A week ago there was an announcement in big letters on the front page of Hürriyet, the flagship newspaper of the Turkish media: “Ayşe is reporting from the ‘other side.’” In this highly polarized society, the readers of secular Hürriyet instantly knew that “the other side” was the neighborhood where the most religious conservatives and Islamists live. Needless to say, the blonde, tall, funky and very “modern looking” woman was Ayşe Arman, the columnist of Hürriyet and also a symbol of upper-middle class, urban and Western lifestyle in Turkey. The prevailing men’s club in Turkish media establishment including former and current editors like Ercan Arıklı, Hıncal Uluç and Ertuğrul Özkök insistently emphasized that they were the ones who “discovered” her first, and created a female star columnist out of her. Especially, the current editor-in-chief Özkök has once said that she was his very own “project.” I don’t know about that much, but she was a male-creation writing all the juicy details of her sexual affairs and about her countless numbers of lovers in her column for years. She was our national version of Samantha Jones character in the popular TV series, “Sex and the City.” Then she got married, had a child and settled down. Recently she posed half naked for her newspaper perhaps to convince her urban readers that a woman could still be sexy as a mother in her ’/40s. Apparently those pictures had not created a big excitement among male and female readers as anticipated.
Last week she decided to do something controversial and benefit from the anxieties and fears of the rich, secular and urban population. By acting like an undercover journalist, she could learn how “the others” live and see whether there is any social pressure from the secularists’ side. Finally she wore the Islamic attire with the headscarf, covered herself completely and went deep into the heart of the most posh neighborhoods. She tried to get a sense of being an Islamist woman by strolling in her familiar neighborhoods like Nişantaşı and Teşvikiye. She went to the most trendy bars, night clubs, swam in a hasema, a shroud-like swimsuit and so on and so forth. Also she strolled in the most conservative neighborhoods in mini-skirts to get a counter reaction. Nobody spitted on her face or physically harassed her on the streets of Istanbul. She was quite surprised by that result and sounded a little bit disappointed. After all her observations, she came to a deceptive conclusion that there was no social pressure from any side after all and everybody from whatever class or belief could get along seamlessly. Of course, respected sociological research are indicating otherwise.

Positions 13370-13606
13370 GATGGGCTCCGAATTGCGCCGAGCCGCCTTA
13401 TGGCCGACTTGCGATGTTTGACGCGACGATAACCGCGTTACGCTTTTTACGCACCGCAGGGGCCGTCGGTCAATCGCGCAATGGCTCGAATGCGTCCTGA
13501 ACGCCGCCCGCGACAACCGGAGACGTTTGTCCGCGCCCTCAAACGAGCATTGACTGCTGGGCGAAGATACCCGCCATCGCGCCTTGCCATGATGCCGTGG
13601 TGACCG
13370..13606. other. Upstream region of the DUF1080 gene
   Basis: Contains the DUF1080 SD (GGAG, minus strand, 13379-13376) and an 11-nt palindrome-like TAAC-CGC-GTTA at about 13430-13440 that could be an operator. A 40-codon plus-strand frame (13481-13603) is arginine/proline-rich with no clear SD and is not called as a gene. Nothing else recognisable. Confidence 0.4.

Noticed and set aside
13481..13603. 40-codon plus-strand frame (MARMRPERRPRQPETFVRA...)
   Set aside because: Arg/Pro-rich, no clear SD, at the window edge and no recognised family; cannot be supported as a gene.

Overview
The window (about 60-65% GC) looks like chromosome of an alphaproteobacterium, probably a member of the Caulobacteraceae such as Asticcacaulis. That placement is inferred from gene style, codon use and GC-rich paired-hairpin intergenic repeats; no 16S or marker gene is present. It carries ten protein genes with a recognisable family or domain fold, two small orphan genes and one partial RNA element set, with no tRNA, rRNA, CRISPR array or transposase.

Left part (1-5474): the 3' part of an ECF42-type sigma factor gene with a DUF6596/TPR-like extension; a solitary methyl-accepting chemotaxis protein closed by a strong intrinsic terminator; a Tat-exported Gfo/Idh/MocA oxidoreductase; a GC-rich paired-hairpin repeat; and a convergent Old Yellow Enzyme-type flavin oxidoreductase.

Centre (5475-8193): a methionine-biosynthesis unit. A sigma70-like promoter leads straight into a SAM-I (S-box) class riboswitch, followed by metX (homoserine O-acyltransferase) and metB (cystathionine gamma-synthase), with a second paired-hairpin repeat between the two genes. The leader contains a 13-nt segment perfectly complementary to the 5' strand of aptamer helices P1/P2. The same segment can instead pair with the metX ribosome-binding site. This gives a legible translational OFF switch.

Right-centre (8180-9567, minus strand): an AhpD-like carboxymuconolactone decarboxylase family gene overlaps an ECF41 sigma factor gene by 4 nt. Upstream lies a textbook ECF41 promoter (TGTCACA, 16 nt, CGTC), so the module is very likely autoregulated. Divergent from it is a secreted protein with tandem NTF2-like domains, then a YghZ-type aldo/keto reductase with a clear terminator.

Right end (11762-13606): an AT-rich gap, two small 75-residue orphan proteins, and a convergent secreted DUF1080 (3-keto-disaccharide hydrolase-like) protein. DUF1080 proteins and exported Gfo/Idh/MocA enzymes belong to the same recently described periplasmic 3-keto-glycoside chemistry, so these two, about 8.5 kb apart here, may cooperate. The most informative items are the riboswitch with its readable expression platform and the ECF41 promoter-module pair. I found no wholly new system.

For a few days, Ayşe Arman kept going around to posh places as a wealthy woman in an Armani Islamic attire. She never changed her socio-economic class to start with. So she was well accepted as a rich woman with a headscarf. After all she was a well-paying customer. Right after its publication, Islamist columnists harshly criticized her for not knowing her own society’s realities and instead of walking on the streets, they said, she should have tried to enter a public university’s gate or apply for a job. Ayşe Arman also wrote that she got disturbed when men verbally abused her in mini-skirts in İsmail Ağa. As you can imagine, the whole experience was as if being reported through the eyes of a 12-year old or by a naive foreigner clueless about the Turkish society.
Now you can ask what came out of this pseudo journalism attempt. Apart from a lot of personal publicity for Ayşe Arman, a rare opportunity to make interesting sociological observations has been missed. The whole issue has been taken lightly as a fun summer read on the beach. This was quite appropriate for Hürriyet’s target audience though. At the end of the day, Ayşe Arman offered her share of contributing to the widening gap between the social strata in this country.